Hospital Wait Times vs Long Term Care

Last week the Vancouver Sun had an interesting article indicating why hospital wait times are so long. The study comes from the Wait Time Alliance, which puts out hospital report cards, and breaks down results by province. According to the article:

“The data show that the system is barely functioning as a system at all, as too often, patients are languishing in hospitals instead of receiving the appropriate level of care they need,” said alliance chair Dr. Lorne Bellan. “These patients would receive more appropriate and cost-effective care outside of the hospital.”

According to the report card, several provinces are also reporting wait times for home care and long-term facilities. The report indicates that:

According to the Ontario Hospital Association’s calculations for April, approximately 4,256 patients were in an acute care or other inpatient bed in Ontario every day, waiting for an alternate level of care to be provided. Alberta reported 660 patients awaiting continuing care placement for the third quarter of 2010–2011. (Page 10 of the WTA 2011 Report Card).

Alternate Level Care (ALC) beds refer to spaces for people with chronic problems, like Alzheimer’s. The study points out that dementia cases are increasing as the population ages, and these patients require more specialized long-term care than hospitals can offer. Chronic patients admitted under emergency situations cause a chain reaction of problems for other patients once their emergency is over. If no long-term or home care facilities are available, they sit in a long-term care units taking up a bed that an ICU or surgical suite patient should step down to. This other patient remains in their bed, with means an emergency or surgical patient waits for treatment, which finally backs up emergency room spaces and surgical wait times.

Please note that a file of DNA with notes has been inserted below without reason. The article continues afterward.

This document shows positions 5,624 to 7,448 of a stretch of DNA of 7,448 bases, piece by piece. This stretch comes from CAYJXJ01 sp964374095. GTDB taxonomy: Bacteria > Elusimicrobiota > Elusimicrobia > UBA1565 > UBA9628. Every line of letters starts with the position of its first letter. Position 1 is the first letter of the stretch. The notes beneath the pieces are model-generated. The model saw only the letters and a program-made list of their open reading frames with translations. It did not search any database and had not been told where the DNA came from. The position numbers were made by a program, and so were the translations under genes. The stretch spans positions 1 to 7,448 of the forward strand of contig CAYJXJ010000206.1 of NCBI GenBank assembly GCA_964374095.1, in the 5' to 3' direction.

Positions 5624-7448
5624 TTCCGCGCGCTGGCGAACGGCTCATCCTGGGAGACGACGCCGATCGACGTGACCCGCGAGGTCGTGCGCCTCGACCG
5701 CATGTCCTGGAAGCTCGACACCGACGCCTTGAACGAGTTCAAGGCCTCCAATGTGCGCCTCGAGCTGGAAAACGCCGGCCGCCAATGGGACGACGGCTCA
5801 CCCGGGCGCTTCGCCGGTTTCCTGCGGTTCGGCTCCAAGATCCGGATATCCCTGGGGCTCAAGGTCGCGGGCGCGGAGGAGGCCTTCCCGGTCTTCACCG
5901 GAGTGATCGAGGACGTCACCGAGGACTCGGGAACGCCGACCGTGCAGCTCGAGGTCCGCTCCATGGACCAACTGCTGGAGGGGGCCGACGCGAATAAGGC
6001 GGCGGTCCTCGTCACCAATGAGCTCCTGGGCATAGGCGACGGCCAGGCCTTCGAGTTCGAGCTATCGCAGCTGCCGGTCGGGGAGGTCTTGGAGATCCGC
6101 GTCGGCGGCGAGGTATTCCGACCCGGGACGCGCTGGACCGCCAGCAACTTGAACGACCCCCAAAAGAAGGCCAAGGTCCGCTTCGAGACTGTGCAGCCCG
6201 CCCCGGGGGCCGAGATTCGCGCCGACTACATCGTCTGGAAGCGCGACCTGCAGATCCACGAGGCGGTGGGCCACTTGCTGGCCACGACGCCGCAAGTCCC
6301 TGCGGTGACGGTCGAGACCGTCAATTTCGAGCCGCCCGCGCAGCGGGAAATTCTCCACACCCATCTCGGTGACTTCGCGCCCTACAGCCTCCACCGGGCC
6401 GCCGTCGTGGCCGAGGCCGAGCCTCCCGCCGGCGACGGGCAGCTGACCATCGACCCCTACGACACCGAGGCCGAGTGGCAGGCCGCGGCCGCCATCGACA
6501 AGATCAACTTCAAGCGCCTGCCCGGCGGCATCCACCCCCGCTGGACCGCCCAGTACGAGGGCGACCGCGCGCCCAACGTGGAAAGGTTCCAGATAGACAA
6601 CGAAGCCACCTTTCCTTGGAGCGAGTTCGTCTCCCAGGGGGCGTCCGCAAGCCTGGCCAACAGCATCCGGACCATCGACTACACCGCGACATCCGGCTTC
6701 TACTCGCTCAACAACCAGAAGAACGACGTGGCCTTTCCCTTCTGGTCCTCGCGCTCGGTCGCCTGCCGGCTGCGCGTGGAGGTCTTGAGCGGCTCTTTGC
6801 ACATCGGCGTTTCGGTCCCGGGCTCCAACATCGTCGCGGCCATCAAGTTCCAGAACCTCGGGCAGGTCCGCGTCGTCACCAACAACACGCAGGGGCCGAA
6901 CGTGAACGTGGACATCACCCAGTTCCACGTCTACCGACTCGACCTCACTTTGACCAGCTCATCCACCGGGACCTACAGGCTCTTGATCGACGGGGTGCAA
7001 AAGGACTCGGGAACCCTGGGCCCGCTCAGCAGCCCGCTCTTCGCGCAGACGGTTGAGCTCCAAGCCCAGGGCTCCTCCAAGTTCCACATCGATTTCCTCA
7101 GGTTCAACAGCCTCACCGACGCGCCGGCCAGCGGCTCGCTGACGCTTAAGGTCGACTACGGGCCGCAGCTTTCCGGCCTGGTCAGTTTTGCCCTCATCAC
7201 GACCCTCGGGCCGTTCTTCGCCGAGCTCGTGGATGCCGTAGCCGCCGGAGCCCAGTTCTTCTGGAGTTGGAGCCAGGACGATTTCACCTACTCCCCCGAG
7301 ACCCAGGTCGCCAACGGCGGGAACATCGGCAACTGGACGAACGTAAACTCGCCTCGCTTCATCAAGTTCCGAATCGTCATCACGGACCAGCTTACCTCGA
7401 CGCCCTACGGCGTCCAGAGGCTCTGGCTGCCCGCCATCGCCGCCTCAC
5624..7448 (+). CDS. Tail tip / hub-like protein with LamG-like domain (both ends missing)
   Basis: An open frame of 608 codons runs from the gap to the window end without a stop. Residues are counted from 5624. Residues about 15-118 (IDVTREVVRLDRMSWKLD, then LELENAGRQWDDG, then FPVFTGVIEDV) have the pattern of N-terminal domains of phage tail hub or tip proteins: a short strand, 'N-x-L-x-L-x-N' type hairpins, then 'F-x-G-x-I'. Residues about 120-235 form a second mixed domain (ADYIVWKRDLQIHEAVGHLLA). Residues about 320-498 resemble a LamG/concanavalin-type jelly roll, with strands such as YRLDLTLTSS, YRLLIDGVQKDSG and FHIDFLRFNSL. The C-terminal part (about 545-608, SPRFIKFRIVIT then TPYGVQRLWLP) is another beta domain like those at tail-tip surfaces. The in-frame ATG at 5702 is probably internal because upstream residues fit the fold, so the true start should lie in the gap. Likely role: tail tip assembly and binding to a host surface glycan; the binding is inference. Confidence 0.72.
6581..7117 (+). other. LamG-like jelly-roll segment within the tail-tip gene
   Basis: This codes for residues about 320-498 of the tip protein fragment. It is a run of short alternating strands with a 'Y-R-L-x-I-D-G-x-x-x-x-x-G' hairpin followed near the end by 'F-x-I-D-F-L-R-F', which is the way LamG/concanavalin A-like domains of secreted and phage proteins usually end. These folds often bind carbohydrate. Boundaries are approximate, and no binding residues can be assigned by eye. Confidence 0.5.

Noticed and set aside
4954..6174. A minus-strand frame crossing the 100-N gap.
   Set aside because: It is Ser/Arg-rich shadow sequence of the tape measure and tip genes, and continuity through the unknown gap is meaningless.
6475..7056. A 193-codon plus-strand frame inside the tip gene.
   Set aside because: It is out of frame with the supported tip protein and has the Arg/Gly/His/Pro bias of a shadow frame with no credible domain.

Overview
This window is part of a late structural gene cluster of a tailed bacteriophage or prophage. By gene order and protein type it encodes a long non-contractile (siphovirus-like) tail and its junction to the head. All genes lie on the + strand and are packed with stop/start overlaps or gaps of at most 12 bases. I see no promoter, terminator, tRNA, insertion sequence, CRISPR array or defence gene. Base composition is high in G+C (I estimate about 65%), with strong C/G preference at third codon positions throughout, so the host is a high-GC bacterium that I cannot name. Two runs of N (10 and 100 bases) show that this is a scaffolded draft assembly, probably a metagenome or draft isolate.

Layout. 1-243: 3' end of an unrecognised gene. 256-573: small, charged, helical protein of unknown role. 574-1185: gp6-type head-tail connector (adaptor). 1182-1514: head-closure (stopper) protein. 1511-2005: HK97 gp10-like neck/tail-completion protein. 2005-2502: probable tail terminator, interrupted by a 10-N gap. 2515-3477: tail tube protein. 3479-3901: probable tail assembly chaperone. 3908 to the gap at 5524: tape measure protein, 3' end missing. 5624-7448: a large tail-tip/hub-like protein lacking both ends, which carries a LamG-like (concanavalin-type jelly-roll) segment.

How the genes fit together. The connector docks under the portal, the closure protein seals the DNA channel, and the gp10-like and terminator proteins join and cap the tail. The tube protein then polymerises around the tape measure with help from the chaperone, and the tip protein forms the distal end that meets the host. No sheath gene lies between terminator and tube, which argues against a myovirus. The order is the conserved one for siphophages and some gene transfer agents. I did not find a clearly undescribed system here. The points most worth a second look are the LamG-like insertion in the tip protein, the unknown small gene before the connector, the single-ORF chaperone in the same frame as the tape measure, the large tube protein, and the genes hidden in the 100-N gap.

The report card also indicates that money spent on ALC suites for chronic patients costs less than treating them in hospital care. While I don’t think provincial Ministries of Health should drastically reduce funds for hospitals – the report indicates that “increased demand for services, insufficient operating room time or equipment availability, and shortages of physicians and other health professionals” are major problems as well – perhaps the biggest chunk of wait times could be taken care of by improving and adding more ALC facilities, or more by providing additional home care, community and emergency clinics.

Because of my design background I would love to know: what is the impact of step-down units on wait times? I would love to see more statistics based on the model of hospital in the study, especially since their designs vary drastically.

I would also love to know: what has your experience been with wait times for long-term or alternative care facilities? What are you looking for in a long-term care facility?

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